Hard water stains on faucets can be removed with a cloth that has been dampened with lemon juice. Just rub the hard water spots until they disappear.

There are still more uses for that lemon, such as for a sore throat. Just add 1 teaspoon of lemon juice to 8 ounces of warm water, then gargle and swallow. Lemon juice is so strong that it kills germs and bacteria.

You can even soak your finger nails in lemon juice and warm water for 5 minutes, once a week to remove any stains from your nails.

Lastly, after you have juiced your lemon for the above uses or any way you use your lemon, do not through away the peel. Freeze it.

 Place the peel in a zip-lock baggy and place in the freezer. When making a dish or dessert that calls for lemon zest, and you rich for the lemon, but so sad it’s not there. Don’t fret, the frozen lemon peels to the rescue.

Just grate the frozen peel, and you have fresh lemony zest. You can also do this with lime and orange peels.

What other uses do you have for your lemon, besides cooking and baking?

Mango Guacamole Chicken Salad

close up of Mango Guacamole Chicken Salad

This salad has flavors of the tropic’s, as it contains mango, avocado, and coconut sugar. It is a quick and easy recipe to prepare.

mango tree with ripe fruit Did you know that mangoes are eaten fresh more than any other fruit in the world?

The mango has been around for some 4,000 years now, and it is biologically a close relative with other flowering plants like the cashew and pistachio trees.

The mango trees originated in sub-Himalayan plains, and there are over 1,000 different varieties, with the Hayden being the most popular.

Mango_tree_Kerala_in_full_bloom

Image Credit: Wikipedia

Mango trees grow up to 115–131 feet tall, with a crown radius of 33 feet. The trees live a long time, as some specimens still fruit after 300 years. Though not a related tree spices, avocado trees can grow just as tall.

When preparing this recipe, it reminded me of our visited to the south of Mexico were the mango trees grow profusely. We seen young children throwing rocks up into the trees to bring down a mango. Yes, they threw a rock up 115 to 133 feet, and never missed to bring down a ripe fresh mango.

Now for our featured recipe: Mango Guacamole Chicken Salad

shredded chicken

Preparation is for two servings.

1 large cooked chicken breast, without bone or skin

3 tablespoons mango puree

3 tablespoons of mayonnaise (Link Here For Homemade Recipe)

1 teaspoon coconut sugar

Shred the cooked chicken breast into a medium bowl and mix with mango puree, mayonnaise, and sugar. Set the mixture aside.

For the Guacamole

1 avocado, seeded and peel removed

1 small tomato, without seeds

2 garlic gloves

2 teaspoons powder coriander

3 tablespoons chopped yellow onion

1 teaspoon white balsamic vinegar

1 teaspoon lime juice

1 teaspoon lemon juice

fresh lemon lime water1/4 teaspoon Himalayan salt

5 to 6 whole pepper corns

Place all the ingredients in a blender, and blend together for 30 seconds to 1 minute. Set aside.

Unless you have another use for the other half of the citrus half’s, and including the juiced half’s, you can either freeze the juiced rinds and save for zest in another recipe, or slice them up for lemon-lime water.

Plating The Salad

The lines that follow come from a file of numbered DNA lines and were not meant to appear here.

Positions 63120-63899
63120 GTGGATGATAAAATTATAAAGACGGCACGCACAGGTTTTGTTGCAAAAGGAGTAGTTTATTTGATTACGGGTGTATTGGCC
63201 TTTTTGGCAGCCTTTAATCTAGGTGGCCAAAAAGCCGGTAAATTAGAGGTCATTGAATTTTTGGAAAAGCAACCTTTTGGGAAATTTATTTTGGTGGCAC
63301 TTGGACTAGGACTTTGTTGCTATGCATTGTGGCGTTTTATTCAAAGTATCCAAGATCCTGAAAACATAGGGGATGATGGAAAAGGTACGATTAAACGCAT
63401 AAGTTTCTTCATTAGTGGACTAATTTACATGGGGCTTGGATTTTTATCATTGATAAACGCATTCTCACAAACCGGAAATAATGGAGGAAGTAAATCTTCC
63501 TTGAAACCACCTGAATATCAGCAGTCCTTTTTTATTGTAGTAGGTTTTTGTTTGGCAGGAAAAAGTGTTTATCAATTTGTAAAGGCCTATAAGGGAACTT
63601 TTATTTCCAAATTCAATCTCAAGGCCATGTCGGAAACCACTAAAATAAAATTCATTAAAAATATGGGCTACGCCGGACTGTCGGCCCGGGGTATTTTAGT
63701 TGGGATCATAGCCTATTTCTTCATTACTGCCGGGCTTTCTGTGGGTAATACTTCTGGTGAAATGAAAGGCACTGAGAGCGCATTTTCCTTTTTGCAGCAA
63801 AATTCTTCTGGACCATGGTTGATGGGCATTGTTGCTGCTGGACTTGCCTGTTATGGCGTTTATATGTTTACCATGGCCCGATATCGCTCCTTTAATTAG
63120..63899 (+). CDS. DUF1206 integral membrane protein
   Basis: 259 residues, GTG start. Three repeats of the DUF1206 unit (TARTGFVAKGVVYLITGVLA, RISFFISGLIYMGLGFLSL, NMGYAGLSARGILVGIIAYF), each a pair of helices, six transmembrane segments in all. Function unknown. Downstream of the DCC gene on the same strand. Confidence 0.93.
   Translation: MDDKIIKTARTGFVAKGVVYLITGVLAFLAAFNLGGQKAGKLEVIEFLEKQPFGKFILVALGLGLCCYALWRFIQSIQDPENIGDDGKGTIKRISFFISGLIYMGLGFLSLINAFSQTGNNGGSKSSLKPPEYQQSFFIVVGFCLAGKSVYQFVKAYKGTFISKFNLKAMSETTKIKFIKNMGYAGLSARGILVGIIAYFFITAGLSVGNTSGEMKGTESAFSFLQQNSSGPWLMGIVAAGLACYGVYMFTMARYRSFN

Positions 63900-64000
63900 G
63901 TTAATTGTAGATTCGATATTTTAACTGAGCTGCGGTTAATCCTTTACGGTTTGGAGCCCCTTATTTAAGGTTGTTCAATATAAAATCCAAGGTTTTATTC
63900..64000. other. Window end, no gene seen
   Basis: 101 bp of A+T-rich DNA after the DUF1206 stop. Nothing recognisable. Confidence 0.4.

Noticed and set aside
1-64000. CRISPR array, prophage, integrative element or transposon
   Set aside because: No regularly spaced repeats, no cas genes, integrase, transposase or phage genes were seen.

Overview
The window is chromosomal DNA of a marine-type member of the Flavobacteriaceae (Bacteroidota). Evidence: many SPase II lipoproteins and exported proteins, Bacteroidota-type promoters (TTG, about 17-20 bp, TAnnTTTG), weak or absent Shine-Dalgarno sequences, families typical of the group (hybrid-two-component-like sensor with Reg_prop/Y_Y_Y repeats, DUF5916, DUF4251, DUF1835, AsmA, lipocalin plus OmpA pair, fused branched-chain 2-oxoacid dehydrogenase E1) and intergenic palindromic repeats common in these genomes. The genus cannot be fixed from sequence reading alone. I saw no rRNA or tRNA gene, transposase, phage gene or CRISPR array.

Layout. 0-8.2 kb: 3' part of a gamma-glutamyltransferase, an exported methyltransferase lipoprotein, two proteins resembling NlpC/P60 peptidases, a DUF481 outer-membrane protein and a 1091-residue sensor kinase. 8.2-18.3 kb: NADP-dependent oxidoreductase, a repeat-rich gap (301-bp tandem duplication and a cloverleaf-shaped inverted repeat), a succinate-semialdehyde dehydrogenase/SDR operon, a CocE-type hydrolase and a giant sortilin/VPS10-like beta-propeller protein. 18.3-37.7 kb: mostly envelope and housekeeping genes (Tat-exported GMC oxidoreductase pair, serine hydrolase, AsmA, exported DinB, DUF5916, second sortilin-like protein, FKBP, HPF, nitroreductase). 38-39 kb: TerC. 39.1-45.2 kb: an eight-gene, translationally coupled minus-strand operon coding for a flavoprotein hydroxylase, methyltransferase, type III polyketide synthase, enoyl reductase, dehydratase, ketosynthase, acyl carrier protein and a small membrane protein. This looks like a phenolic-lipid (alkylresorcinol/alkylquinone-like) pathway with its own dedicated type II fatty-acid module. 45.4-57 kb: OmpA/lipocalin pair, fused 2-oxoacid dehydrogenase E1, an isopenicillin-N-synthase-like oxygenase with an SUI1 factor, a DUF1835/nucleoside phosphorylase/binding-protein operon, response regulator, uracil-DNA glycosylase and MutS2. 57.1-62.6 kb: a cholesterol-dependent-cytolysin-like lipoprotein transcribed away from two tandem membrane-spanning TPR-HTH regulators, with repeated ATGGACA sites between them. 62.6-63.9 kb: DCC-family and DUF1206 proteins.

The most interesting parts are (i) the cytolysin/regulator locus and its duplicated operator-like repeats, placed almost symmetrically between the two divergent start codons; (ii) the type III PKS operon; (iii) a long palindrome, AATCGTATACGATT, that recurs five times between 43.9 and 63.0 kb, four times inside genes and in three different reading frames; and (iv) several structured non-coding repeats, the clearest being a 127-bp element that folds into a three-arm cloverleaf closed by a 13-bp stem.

Now that you have your chicken mixture and guacamole prepared, let’s start to plate it.

plate of baby greens

Add a mixed few hand fulls of baby greens, like spinach, chard, beet greens, and arugula.

baby greens and Mango Guacamole Chicken Salad

Next, using a 5 inch in diameter ramekin, fill chicken mixer to the top, and invert it over the baby greens.

Mango Guacamole Chicken Salad

Next, spread some guacamole carefully over the chicken mixture, and enjoy.

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Mediterranean Salmon Salad with Olive Dressing

Mediterranean Salmon Salad with Olive Dressing

Over the last three decades or so, Americans have learned to reduce fat in their diet. Some are still struggling, but many have made good head way to eating a whole food clean diet, for better health.

Even though fat has been reduced, we are still not eating enough of the healthy fats, which include omega-3 fatty acids, including DHA and EPA or both known as “docosahexaenoic acid” and “eicosapentaenoic acid.” Both are found in fatty fish, like tuna or salmon.

The recommendation of consuming omega-3 fatty acids, is 250 milligrams of DHA and EPA, at least 2 times per week, and 3 ounces at each setting.

Our featured recipe fits the bill, so to speak. The recipe is, Mediterranean Salmon Salad with Olive Dressing, and here is what you will need.

Mediterranean Salmon Salad with Olive Dressing

1 pound tiny new potatoes, halved if large

1 pound French green beans, stem ends trimmed

1/2 cup mixed Mediterranean olives, pitted

3 tablespoons olive oil

1 tablespoon horseradish mustard

Preparing to bake Salmon - Mediterranean Salmon Salad with Olive Dressing1 tablespoon lemon juice

1 teaspoon coconut sugar

1/2 teaspoon ground black pepper

2 teaspoons lemon pepper

12 ounce fresh baked salmon, broken into chunks

Lemon wedges

Turn broiler up, sprinkle lemon pepper onto flesh side of salmon.

Place on a foil lined baking sheet. Place fish under broiler and broil for about 8 to 10 minutes or until fish is done, about 160 degrees. Let cool, chunk and set aside.

Place potatoes in a 4-quart pan and add water to cover. Bring to boiling, and reduce heat. Cover and simmer for 5 minutes. Next add beans and return to boiling.

Reduce heat, cover and simmer another 5 minutes or until potatoes and beans are just tender. Drain well, and set aside.

pitted mixed Mediterranean olives - Mediterranean Salmon Salad with Olive DressingMeanwhile, place 1/2 cup olives, oil, mustard, lemon juice, sugar, and pepper in a blender. Cover and blend until smooth.

To serve, plate potato and beans mixture and top with salmon chunks. Drizzle with olive dressing. Garnish with a lemon wedge, if desired.

If the dressing is to thick after blending the ingredients together, you can thin it a bit by adding a little more oil, or a little of the brine from the jar of mixed olives.

 

 

 

 

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National Strawberry Ice Cream Day 2015

National Strawberry Ice Cream Day 2015